short distance to the river.All the timber close the river was gone when the railroad
was built.One large
boundary in the mountain above Ft.Blackmore was manufactured at F. Blackmore
after the completion of the C.C. & O. and earlier than that
another large set was sawed out at the base of the High Knob on
the Stoney Creek.Reforestation will now begin in this area with the
organization of the Lake-mountainNational Forest and we hope to see a Civilian
Conservation Corps Camp established on the ScottCounty side of this forest
The technique of raft making will soon be a lost art.It has probably served its day and will never be revived.Yet it was an economical way to get the timber to the
Much of this timber was delivered at Clinchport to men
who took it on down the Clinch into the Tennessee to Chattanooga or Clinton.A crew of them men brought the rafts thru the rough
waters from Dungannon on the Clinch to Clinchport.Here men were turned back and still others as the work
became less hazardous.
These rafts were made up of 150 to 250 logs and contained
50 to 100 thousand feet.The
rafts were started as single rafts, but after the worst water
was passed two were tied together to form a double raft.These rafts were steered by large oars.A nice slim chestnut of sufficient strength was used for
an oar stem.This
stem was 25 to 35 feet in length.The paddle was a well seasoned 15 ft. board, three inches
thick at the end which was fastened in the stem, and shaved to a
thin edge to make it “flip;” as the stroke was completed.
The logs were bound together with young hickory saplings.These were split in the center.At First spikes were tried, but these were not
pins were used for successful rafting.The holes for these pegs were made with a two inch auger
through the binder and one and one-half inch auger into the log.
These rafts were not always brought through the rough
waters, such as the Slate Cliff and the Blue Cliff above
Dungannon, and Stoney Creek Shoals at Ft.Blackmore, and Ervin’s Bend at Hill Station.Many rafts were torn up in these places, and most of the
logs lost.Men were
hurt and some killed.Hop
Duncan was killed while trying to swim out of a wreck in the Stoney Creek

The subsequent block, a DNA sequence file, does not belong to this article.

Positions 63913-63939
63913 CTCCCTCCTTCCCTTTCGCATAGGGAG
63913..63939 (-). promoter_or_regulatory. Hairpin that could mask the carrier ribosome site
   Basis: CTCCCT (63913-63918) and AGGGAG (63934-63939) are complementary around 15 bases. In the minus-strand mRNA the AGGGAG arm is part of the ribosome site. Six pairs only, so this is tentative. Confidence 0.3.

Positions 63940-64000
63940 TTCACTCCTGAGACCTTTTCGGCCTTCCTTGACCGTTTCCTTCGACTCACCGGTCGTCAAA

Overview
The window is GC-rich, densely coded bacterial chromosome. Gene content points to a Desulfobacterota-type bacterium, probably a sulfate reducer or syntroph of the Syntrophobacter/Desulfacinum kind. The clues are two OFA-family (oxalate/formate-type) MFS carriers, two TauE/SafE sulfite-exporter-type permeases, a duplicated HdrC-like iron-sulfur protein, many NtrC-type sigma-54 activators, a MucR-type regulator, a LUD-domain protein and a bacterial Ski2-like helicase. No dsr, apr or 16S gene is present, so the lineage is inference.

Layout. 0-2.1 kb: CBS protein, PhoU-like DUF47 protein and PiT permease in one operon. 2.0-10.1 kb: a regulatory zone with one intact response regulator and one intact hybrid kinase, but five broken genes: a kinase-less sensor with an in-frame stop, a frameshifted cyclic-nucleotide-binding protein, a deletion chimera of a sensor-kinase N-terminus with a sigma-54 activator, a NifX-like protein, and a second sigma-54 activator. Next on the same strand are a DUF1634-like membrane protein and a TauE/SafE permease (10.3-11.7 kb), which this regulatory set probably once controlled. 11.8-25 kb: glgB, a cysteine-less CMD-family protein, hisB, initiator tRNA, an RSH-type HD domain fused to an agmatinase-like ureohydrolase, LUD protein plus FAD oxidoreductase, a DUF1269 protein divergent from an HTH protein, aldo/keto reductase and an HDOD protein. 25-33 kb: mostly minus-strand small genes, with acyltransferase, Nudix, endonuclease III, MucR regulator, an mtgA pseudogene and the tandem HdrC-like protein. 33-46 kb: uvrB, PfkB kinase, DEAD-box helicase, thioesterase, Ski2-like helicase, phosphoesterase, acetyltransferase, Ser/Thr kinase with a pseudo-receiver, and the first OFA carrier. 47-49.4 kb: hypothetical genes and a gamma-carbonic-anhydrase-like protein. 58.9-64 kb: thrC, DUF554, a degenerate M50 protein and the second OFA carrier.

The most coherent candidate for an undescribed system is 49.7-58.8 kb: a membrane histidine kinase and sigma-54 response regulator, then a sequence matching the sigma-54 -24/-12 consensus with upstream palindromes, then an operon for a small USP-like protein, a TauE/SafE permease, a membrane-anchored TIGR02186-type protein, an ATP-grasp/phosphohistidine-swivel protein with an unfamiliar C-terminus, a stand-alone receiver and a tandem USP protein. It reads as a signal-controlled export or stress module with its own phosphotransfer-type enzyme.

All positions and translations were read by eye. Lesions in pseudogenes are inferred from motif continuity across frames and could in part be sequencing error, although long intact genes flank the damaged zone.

Sometimes a wreck was tied up until the tide went down
and was repaired to be floated again on the next tide.This was sometimes the following winter.These wrecks were relatively few, for these expert
steersmen who knew the trick of the river, and when the tide was
high enough and not too high.When the tide was too high they would have to tie up and
Steersmen to Clinchport through the bad waters were P. H.
Osborne, B. F. Osborne, Logan Osborne, Kenny Ramey and David
would direct the hazardous work of drifting the rafts out of RussellCounty and upper ScottCounty.John Catron, John Church, Isaac Horton, Tom Neff were
steersmen on to Chattanooga.
This work had to be done in the cold weather of winter
young men were required.Many
times they could have to swim out through floating ice and spend
the night around a camp fire.Food was stored on the raft and cooked there, on a hearth
of mud and stone or sometimes in a small cook stove.The bunk was built in the middle of the raft, and straw
was carried for bedding.
Steersmen were paid two dollars a day and other
hands one dollar a day.The
round trip to Clinchport took about a week.The trip on into Tennessee was slower and usually took
about a month.
We wish it were possible to collect the stories of the
experiences of the men who rode these rafts through the rapids
of the Clinch.Z. D.
Collins at Dungannon had all his money tied up in two large
were approximately 300 feet long.P. H. Osborne was steering one and David Sluss the other.The rafts started out from SandyPoint at Dungannon.Each raft was worth about $1000.Bill Bryant, Will Collins, Evan Collins, Hoge Osborne,
Fleet Osborne, and Loge Osborne were on the two rafts.The rafts were very heavy and they had been forced to tie
cable had worn out.They
got through and were nearing Clinchport.The oars were broken in an effort to tie, and the ropes
would not hold.It
looked like the rafts would be lost by running into the railroad
bridge at Clinchport.Three
attempts were made to tie.P.
H. Osborne and Z. D. Collins broke a boat loose nearby and
paddled with all their strength ahead to get a rope.They over took two men from Chattanooga, who had two ropes.Collins said, “I can not tie my rafts and all have will
be lost.Loan me a
rope a few minutes.”“We
will do no such G__ D___ thing.We are taking care of ourselves; you do the same.”“Sell me a rope.”Collins begged.“Nothing
shaking,” the other replied.“Now you get to hell off of here before I cut your head
off with this axe.”“You
put that axe down or I will Kill you” Collins said, if you
will not loan nor sell we will take a rope.”At that a fight started and P. H. Osborne untied a rope
and they started back up the river with cursing and threats from
the owner.The raft
which was now a double raft, was tied up just in time to keep it
out of the bridge.The
rope was returned and owner forced to take pay for its use.
One winter Kenny Ramey was steering a raft for Jim Marcum
and Marion Stapleton.Loge
Osborne, P. H. Osborne, Charlie Wheatly were on the bow.“Happy” Blevins and Kenny Ramey were on the stern.The raft was loaded and cut loose at Isaac Porter’s at
good start was made.But
Kenny saw a friend on the bank and began “hollering” to him.The friend was Lonzo Semones.This joking and fun took the steersman’s eye and mind